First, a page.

This Date in Native history: On November 10, 1808, the Osage Indians, the largest tribe of the Southern Sioux, agreed to abandon their lands in Missouri and Arkansas in exchange for minimal compensation and a smaller land base.
The agreement, known as the Osage Treaty of 1808, was the first treaty forged between the Osage Nation and the United States, said Andrew Gray, an Osage historian and professor of American Indian Studies at Pawnee Nation College. The tribe signed nine more treaties with the government before 1865, ceding their land in exchange for reservations first in Kansas and later in Oklahoma.
“It was all basically a way for the government to get land from the Osage in Missouri and Arkansas,” Gray said. “It wasn’t something the Osage wanted to do. It was something they were forced to do.”
The Osage Nation, which comprised two bands—the Great Osage and the Little Osage—had a population of about 5,500 in the early 19th century, according to tribal data. Prior to the treaty, the Osage Nation had a power base along the Missouri River and its tributary, the Osage River, where they traded with the French. They also made semi-annual buffalo-hunting trips into the Great Plains.
The Treaty of 1808 changed much of that, Gray said. It was the first secession of land in Missouri.
Signed at Fort Clark, on the bank of the Missouri River, the treaty was forged because the government was “anxious to promote peace, friendship and intercourse with the Osage tribes, to afford them every assistance in their power and to protect them from the insults and injuries of other tribes of Indians.”
Yet the government was the cause of contention from other tribes, Gray said.
Library of Congress Prints and Photographs Division
The Osage Council, with other Osage Indians, who came to Washington in connection with gas and mineral rights on the Osage Nation in Oklahoma. Commissioner of Indian Affairs Cato Sells, Assistant Commissioner E.B. Meritt and Superintendent of the Osage Nation J. George Wright are in foreground. This was taken between 1909 and 1932.
“By 1803 or so, there was encroachment from other tribes who were being forced west,” he said. “The Osage had to move so other tribes could have some territory. Because of the movement of other tribes, there were a couple of wars and all the tribes were weakened. It was all converging on us, and we were having some problems dealing with it.”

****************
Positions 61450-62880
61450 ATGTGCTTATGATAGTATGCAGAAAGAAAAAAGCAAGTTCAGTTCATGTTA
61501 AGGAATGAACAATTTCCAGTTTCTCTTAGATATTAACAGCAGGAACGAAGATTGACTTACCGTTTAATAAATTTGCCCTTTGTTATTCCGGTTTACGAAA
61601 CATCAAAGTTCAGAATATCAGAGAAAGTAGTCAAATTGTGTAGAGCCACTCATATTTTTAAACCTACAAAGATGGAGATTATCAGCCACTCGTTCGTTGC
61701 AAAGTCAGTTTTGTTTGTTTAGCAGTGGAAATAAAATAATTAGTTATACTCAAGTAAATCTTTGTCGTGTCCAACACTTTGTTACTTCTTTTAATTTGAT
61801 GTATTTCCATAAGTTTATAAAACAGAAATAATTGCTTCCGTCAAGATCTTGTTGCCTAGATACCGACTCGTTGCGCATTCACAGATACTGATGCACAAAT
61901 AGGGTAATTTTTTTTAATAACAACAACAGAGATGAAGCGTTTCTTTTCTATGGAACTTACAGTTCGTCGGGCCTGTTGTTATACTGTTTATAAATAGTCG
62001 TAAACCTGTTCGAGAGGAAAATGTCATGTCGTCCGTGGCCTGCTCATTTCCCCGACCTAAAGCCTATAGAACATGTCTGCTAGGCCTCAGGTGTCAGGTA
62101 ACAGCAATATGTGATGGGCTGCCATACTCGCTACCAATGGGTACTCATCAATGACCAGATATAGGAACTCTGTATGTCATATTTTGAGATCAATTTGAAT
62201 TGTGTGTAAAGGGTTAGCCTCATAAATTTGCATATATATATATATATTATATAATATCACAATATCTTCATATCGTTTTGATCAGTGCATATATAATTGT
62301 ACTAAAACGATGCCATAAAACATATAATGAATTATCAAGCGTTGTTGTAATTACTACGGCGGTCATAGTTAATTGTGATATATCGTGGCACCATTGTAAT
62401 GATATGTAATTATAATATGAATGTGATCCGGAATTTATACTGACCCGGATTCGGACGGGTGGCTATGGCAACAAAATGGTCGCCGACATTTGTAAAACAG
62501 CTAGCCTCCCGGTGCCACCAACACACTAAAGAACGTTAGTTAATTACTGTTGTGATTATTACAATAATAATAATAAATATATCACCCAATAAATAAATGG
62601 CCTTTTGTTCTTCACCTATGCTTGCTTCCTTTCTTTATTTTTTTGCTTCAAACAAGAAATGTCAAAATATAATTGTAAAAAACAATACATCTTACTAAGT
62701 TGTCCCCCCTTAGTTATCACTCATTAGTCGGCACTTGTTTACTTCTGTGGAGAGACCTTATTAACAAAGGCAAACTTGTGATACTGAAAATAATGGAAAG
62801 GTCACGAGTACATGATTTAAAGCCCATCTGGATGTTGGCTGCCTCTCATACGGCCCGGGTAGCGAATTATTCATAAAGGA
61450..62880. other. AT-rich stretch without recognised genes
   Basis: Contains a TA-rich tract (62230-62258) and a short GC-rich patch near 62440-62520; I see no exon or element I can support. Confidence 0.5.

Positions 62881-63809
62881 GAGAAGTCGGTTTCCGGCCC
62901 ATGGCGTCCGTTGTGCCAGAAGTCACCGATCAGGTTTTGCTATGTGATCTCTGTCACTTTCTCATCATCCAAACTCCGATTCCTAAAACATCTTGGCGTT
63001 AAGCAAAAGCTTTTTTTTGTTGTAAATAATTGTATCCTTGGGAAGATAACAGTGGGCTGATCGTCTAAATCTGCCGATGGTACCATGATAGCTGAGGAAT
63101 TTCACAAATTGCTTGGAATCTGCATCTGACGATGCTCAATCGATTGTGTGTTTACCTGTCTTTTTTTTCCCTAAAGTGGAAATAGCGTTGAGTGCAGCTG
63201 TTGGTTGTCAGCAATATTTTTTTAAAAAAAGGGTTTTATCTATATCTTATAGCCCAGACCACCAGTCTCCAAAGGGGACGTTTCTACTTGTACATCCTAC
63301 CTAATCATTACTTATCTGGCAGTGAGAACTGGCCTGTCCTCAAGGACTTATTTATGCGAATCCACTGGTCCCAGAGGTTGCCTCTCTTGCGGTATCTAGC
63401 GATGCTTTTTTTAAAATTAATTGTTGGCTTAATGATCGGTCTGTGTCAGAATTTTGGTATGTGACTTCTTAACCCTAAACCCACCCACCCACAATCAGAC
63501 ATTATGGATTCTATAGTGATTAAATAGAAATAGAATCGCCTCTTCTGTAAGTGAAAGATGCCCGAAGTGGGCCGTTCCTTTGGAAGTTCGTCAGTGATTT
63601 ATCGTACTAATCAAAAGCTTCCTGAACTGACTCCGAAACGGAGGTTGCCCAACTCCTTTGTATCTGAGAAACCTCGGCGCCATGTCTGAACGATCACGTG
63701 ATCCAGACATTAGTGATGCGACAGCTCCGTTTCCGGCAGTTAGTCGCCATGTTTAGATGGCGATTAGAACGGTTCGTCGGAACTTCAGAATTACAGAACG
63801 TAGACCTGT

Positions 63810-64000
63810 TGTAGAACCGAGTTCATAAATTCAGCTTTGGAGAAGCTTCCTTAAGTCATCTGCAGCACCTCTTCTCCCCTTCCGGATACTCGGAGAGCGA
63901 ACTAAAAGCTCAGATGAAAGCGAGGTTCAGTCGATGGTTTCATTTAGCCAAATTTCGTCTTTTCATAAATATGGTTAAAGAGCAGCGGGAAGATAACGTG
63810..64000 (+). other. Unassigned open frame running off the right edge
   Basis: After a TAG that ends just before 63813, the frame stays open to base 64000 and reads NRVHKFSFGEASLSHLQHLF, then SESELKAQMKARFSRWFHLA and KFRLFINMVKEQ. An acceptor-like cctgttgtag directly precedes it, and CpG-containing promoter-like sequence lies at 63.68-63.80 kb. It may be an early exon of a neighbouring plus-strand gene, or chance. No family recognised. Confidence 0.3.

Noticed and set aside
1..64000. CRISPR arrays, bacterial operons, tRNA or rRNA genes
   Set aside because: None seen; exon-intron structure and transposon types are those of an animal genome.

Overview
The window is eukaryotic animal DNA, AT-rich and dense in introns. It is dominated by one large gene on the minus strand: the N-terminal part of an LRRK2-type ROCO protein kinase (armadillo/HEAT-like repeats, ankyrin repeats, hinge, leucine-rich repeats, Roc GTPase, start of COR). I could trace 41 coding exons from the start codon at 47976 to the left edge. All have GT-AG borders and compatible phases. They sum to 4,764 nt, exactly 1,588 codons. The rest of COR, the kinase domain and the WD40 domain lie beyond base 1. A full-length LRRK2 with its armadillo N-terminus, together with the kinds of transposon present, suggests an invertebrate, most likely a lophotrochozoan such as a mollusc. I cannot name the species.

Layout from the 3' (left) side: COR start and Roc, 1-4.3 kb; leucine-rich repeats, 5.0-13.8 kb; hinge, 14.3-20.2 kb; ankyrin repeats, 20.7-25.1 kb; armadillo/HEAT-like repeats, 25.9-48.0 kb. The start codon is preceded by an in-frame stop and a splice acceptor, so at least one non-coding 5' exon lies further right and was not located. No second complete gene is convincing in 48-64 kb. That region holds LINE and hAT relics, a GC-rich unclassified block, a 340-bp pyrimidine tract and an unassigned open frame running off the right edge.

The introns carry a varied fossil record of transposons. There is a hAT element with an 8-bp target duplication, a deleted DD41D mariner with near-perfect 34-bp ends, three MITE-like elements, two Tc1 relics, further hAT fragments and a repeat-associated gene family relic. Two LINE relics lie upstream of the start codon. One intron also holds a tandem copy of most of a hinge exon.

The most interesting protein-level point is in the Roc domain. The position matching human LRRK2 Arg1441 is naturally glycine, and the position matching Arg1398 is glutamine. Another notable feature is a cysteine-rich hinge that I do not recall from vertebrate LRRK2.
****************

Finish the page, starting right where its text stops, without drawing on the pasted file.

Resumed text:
The treaty forced the Osage Nation to cede 52.5 million acres of land in Arkansas and Missouri. In exchange, the Osage received $1,200 in cash and $1,500 in merchandise. Another treaty, signed 10 years later, forced the tribe to cede its remaining 1.8 million acres in Arkansas and Oklahoma, with no compensation.
A third treaty, signed in 1825, forced the Osage to cede all remaining land and move to a reservation along the Kansas border. The tribe ceded a total of 96.8 million acres in the three treaties, for a total compensation of $166,000.
Yet the Osage Nation recovered its wealth when it was forced to move from Kansas to Oklahoma. Under the Drum Creek Treaty of 1868, the tribe received $7 million, which enabled it to purchase 1.5 million acres of land from the Cherokee. Meanwhile, however, the population of the tribe dwindled. According to Census numbers, the population decreased from nearly 5,000 people in 1870 to 1,500 in 1890, probably because of inadequate medical supplies and scarcity of food.
The tribe made a comeback when, in 1894, large quantities of oil were discovered beneath the land and the tribe became known as the “richest people in the world.” According to 2010 Census numbers, more than 15,000 people claim Osage heritage.